What is really awesome is that the solution to a bad program is more programs. The student government at my school has decided to double down on this idea by buying newer, more expensive bikes in hope that the result will change. I'm looking forward to sitting back and watching while the new round of bikes are destroyed or lost around campus.

I just love when good money goes after bad programs. that sounds rather like our federal government...

You might think that these students would learn from history, not only the history of the "Go-Bike" program, but of communism in general. I'm thinking that colleges need to offer more classes about the failures of the Soviet Union. Somehow I doubt that will happen anytime soon with the liberal leanings of our higher education system.

My generation needs an economic wake-up call. We have not been brought up in the ways of free enterprise. The average college student can't even explain the advantages of trade. My college, like many colleges, requires me to take three science classes and zero economics or business classes.

If my generation wants any hope of paying for the gargantuan debt left to us, we need to start understanding basic economics. We've got a long way to go. And we won’t get there on a Go-Bike.

http://www.humanevents.com/article.php?id=36306

Articulate_Ape
04-03-2010, 02:10 PM
Superb.

Bubba Dawg
04-03-2010, 08:23 PM
When I was in college at UNF I took a class completely unrelated to my major or minor called Democracy and Private Power. The class was taught by a very dedicated communist.

He didn't change my beliefs but he was an excellent instructor.

Rockntractor
04-03-2010, 08:27 PM
When I was in college at UNF I took a class completely unrelated to my major or minor called Democracy and Private Power. The class was taught by a very dedicated communist.

He didn't change my beliefs but he was an excellent instructor.

You wear spandex!

Bubba Dawg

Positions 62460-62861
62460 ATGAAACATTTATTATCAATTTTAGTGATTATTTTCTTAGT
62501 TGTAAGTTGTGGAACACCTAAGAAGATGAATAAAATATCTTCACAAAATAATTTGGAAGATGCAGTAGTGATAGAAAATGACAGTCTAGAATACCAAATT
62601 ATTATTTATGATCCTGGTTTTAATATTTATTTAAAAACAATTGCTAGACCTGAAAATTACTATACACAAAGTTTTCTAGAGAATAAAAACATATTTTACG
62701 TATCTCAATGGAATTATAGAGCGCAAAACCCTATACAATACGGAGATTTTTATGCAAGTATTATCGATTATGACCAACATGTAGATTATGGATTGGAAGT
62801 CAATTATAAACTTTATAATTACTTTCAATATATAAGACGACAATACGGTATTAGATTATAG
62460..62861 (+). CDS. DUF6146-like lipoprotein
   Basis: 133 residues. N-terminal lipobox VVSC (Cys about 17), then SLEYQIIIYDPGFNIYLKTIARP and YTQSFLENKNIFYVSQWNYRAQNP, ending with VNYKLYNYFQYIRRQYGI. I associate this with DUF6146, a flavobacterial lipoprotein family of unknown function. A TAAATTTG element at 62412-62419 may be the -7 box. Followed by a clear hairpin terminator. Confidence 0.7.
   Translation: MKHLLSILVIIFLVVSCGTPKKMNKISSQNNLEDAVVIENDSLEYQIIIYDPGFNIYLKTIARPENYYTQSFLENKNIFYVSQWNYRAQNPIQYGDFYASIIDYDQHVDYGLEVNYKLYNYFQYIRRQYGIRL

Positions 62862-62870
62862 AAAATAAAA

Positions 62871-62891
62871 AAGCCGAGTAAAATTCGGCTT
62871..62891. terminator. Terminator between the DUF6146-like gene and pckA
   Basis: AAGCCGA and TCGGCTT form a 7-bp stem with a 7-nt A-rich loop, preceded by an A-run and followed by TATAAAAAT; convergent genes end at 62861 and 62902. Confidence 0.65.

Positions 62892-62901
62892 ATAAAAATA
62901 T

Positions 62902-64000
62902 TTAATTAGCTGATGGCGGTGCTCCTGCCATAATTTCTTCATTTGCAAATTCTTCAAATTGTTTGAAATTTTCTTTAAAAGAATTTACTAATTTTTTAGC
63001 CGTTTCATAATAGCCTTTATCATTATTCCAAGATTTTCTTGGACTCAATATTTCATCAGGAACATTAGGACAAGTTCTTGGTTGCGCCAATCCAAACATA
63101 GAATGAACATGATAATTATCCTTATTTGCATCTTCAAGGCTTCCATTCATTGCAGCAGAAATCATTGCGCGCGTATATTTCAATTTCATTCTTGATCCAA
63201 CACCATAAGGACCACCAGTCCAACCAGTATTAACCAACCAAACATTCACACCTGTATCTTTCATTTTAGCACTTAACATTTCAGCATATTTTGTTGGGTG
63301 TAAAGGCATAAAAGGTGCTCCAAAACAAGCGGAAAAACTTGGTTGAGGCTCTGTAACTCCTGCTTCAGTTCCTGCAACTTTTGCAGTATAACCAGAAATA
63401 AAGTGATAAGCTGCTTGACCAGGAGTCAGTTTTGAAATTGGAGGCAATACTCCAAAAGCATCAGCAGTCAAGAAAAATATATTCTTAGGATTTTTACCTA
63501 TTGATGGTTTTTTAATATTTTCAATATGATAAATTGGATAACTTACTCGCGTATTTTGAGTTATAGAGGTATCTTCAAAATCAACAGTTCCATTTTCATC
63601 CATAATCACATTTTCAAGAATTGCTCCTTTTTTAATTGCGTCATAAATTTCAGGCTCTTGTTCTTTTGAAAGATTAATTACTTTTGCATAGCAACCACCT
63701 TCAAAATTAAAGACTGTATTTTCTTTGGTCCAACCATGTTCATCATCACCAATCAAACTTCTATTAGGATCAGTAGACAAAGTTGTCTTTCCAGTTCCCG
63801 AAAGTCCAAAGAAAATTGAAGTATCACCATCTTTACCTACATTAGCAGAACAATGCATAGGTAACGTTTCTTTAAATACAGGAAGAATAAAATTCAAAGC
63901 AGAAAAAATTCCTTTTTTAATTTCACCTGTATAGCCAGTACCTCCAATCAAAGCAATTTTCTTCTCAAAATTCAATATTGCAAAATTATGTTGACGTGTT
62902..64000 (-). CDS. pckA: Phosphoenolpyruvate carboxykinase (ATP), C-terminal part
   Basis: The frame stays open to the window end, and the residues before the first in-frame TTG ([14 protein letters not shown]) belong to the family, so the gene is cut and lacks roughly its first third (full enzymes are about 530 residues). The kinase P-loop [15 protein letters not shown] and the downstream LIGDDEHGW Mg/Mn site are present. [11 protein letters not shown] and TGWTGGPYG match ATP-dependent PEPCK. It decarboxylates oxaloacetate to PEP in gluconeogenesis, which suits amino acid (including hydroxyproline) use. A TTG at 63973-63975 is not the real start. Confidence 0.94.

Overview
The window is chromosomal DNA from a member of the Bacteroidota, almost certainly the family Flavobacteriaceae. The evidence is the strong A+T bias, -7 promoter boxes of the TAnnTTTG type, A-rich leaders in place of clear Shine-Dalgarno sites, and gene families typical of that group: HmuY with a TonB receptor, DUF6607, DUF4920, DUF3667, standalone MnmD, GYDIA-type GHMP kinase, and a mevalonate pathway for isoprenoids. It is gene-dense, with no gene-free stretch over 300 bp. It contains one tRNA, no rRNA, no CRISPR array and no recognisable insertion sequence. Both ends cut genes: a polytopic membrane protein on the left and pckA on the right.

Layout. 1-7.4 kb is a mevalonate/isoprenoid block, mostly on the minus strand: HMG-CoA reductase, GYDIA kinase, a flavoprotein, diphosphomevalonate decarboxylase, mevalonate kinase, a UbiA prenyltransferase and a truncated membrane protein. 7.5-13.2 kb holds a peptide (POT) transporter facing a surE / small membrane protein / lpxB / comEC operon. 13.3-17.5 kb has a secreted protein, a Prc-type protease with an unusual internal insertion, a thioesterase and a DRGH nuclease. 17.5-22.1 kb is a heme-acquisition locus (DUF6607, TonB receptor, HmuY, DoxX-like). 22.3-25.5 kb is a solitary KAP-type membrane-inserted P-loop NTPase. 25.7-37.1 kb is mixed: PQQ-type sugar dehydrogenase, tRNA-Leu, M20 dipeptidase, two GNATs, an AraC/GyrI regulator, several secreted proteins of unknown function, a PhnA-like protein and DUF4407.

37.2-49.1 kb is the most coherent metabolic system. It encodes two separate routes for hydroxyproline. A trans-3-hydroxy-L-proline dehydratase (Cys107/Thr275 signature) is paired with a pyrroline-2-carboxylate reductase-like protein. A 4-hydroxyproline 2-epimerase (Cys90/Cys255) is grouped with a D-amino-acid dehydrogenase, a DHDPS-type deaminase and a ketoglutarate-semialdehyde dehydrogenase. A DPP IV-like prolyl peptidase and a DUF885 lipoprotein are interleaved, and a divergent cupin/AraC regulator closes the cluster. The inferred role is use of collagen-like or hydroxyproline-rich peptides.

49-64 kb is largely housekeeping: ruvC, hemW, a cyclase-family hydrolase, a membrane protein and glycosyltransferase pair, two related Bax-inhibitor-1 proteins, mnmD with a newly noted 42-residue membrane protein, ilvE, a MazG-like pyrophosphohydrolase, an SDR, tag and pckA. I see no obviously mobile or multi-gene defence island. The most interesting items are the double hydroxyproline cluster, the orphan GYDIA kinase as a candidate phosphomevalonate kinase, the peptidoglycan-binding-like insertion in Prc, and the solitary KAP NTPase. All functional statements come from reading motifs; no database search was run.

04-03-2010, 08:31 PM
You wear spandex!

:eek::o

Yep, and I make it look good.....

Novaheart
04-03-2010, 10:09 PM
This failed experiment serves as a hilarious yet illustrative reminder of why communism still doesn't work.


I've seen this done before but I didn't think of it as an experiment in communism so much as an experiment in some kind of social or spatial mechanics.

I used to work in a convenience store part time, and thought that organizing and facing beverages in the cooler was a total waste of time. I was convinced that if the cooler were loaded at random, then there was an equal chance that whatever a customer needed would be in the front at any given time. To some folks, my plan sounds like laziness but it was really just a desire to test a theory.

I see the community bicycle thing as testing a theory. Now the complaint, as I see it would be that your college did this experiment even though it has failed in every attempt I am aware of. Did they think there was some special dynamic to your school?

CaughtintheMiddle1990
04-03-2010, 11:11 PM
I think you guys'll be happy to know my Constitutional Law class is being taught by a lawyer who appears (from what his statements in our class debates) to be conservative..Or perhaps a literalist.

Rockntractor
04-03-2010, 11:17 PM
I think you guys'll be happy to know my Constitutional Law class is being taught by a lawyer who appears (from what his statements in our class debates) to be conservative..Or perhaps a literalist.

Hmmm a literalist, I guess that would be someone that says a document means what is written on it, not what you want it to mean depending on your mood! Novel concept.